LOST IN TRANSLATION
If we were to ask you the difference, if any, between a Pelargonium and a Geranium would you say:
A. A Pelargonium is a Geranium
B. All Geraniums are Pelargoniums
C. Certain Pelargoniums belong to the Geranium genus
D. I don’t know what you’re talking about
E. None of the above
If you answered A, B or C join the worldwide club of confusion over these two beautiful plant types.
If you answered D, it may be that you are so enchanted by their beauty and fragrance, that you have never really considered any other details.
If you answered E, you’re absolutely correct in that, although Pelargoniums and Geraniums both belong to the Geraniaceae family, there are distinct and easily distinguishable differences between these two Genera.
- Geraniums are mostly found growing naturally in the temperate regions of Europe and North America.
- Geraniums are also known as Cranesbills as their long seed pods resemble the beak of a Crane. Seeds are ‘shot’ quite far away from the plants when these seed pods spring open.
- Geraniums are hardy perennials and can generally withstand a fair amount of frost.
- The Geranium flower is made up of 5 equal sized petals, resulting in a flat, symmetrical bloom.
- Their stems are soft and herbaceous.
- Geraniums have a wide, low growth habit and they are often used as groundcovers.
Look out for the ever popular Geranium incanum and Geranium sanguineum available at Lifestyle Home Garden in season.
- Pelargoniums are almost exclusively found in Southern Africa with ±200 species being indigenous to South Africa specifically. The first Pelargoniums were exported from the fairest Cape by John Tradescant in the 1600’s and from these thousands of new hybrids have been bred.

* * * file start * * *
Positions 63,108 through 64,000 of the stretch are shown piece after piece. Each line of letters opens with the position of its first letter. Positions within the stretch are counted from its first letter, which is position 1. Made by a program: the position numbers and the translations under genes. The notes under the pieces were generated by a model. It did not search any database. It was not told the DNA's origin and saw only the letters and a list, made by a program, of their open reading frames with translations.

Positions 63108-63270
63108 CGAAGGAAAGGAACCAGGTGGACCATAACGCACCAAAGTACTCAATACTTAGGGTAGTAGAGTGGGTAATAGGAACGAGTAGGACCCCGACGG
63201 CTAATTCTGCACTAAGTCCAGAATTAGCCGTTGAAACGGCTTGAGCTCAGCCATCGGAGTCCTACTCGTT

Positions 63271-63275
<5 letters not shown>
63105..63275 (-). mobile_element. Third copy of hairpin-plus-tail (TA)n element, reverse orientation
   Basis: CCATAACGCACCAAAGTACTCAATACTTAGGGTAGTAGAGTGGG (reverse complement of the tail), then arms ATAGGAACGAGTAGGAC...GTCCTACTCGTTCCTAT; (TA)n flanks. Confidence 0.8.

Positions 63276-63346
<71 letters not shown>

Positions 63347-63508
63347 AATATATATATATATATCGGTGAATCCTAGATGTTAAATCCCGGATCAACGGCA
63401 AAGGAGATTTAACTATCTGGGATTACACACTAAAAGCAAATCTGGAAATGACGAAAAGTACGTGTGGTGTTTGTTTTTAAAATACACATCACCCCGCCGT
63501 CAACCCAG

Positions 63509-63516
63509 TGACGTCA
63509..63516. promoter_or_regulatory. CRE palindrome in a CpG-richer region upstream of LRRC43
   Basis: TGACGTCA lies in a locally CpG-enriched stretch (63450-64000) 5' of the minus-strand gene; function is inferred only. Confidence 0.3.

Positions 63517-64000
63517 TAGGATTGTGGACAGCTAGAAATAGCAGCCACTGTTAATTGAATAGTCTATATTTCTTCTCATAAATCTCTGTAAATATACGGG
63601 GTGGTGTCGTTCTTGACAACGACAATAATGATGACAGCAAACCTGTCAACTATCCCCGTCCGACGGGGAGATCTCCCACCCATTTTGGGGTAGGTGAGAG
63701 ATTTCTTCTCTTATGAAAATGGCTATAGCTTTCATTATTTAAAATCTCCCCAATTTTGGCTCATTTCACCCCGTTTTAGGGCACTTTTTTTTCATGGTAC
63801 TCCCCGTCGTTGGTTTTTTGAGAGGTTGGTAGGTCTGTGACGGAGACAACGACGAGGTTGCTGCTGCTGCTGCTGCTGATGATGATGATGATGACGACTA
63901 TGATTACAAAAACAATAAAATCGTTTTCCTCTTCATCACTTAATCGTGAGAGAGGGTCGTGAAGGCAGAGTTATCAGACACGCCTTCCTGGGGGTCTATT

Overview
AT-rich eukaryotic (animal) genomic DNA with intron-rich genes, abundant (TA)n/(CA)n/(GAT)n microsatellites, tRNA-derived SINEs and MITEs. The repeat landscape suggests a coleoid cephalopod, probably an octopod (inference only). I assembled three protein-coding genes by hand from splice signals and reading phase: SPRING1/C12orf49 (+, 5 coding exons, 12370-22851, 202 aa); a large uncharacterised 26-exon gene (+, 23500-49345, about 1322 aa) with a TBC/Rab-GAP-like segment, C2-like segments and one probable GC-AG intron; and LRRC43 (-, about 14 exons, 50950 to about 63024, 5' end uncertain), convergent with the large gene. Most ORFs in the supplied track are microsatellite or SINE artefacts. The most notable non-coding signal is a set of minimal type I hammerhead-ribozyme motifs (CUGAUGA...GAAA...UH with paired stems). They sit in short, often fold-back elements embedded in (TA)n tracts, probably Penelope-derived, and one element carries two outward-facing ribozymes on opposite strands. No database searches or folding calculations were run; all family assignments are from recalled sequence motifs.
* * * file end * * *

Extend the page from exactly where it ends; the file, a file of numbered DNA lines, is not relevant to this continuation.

- Pelargoniums have feathered seeds, shaped like a stork’s bill, which are dispersed by the wind.
- Pelargoniums are semi-hardy and more sensitive to frost. In some areas they are grown as annuals.
- Pelargonium flowers also consist of 5 petals, but they are asymmetrically arranged with two larger top petals and three slightly smaller base petals.
- Over time the stems of Pelargoniums can become quite woody and hard.
- Some Pelargoniums have a more upright, bushy growth and can grow quite high while others have a more trailing habit and are often used in hanging baskets and pots.
- The leaves of Pelargoniums are sometimes a bit hairy and can be very strongly scented in a range of fragrances like nutmeg, rose, mint and lemon.
The most commonly cultivated Pelargoniums seasonally available at Lifestyle Home Garden are:
(Click on images to view larger version)
Zonal Pelargoniums have slightly hairy leaves, often with a darker horse-shoe marking or pattern in the centre of the leaves. Some Zonal Pelargoniums, like ‘Vancouver’, have really fancy and striking colour variations and patterns on their leaves. These Pelargoniums have a shrubby, upright growth habit and do well in beds and pots in a sunny position, while the newer, lower-growing cultivars are very attractive along borders.
Flowers are produced in clusters and blooms can be single, semi-double or double in a range of colours.
These Pelargoniums have smooth, waxy, ivy-shaped leaves and a more trailing habit, making them excellent subjects for hanging baskets, window boxes and pots and as trailing covers over walls and structures.
The single, double or rosette flowers come in a range of striking, bold colours.
As the name indicates, this is Pelargonium royalty with velvety leaves and the most magnificent flowers, usually with veining or flecking, in a range of truly royal colours.
Like Pelargonium zonale, they have a more upright growth, but they grow to a bigger size and do particularly well in containers.
Where the flowers on these Pelargoniums are less significant, though still very pretty, the leaves make up for it in their incredible variety of scents. This can range from rose, apple and nutmeg Pelargoniums to the citronella infused ‘Mozzie Buster’, known for its mosquito repelling properties.
The plants are usually more shrub-like and they are excellent in pots or beds around a sunny patio, in vegetable and herb gardens (for their insect-repelling properties) or along borders and paths where they can be rubbed and brushed against to impart their fragrance. Scented Pelargoniums are often grown for their medicinal properties and are used in teas, potpourris and essential oils.
Regardless of the name, both Geraniums and Pelargoniums are worthy in their own right and are beautiful additions to any garden where their striking flowers and foliage with will add splendour all though spring and autumn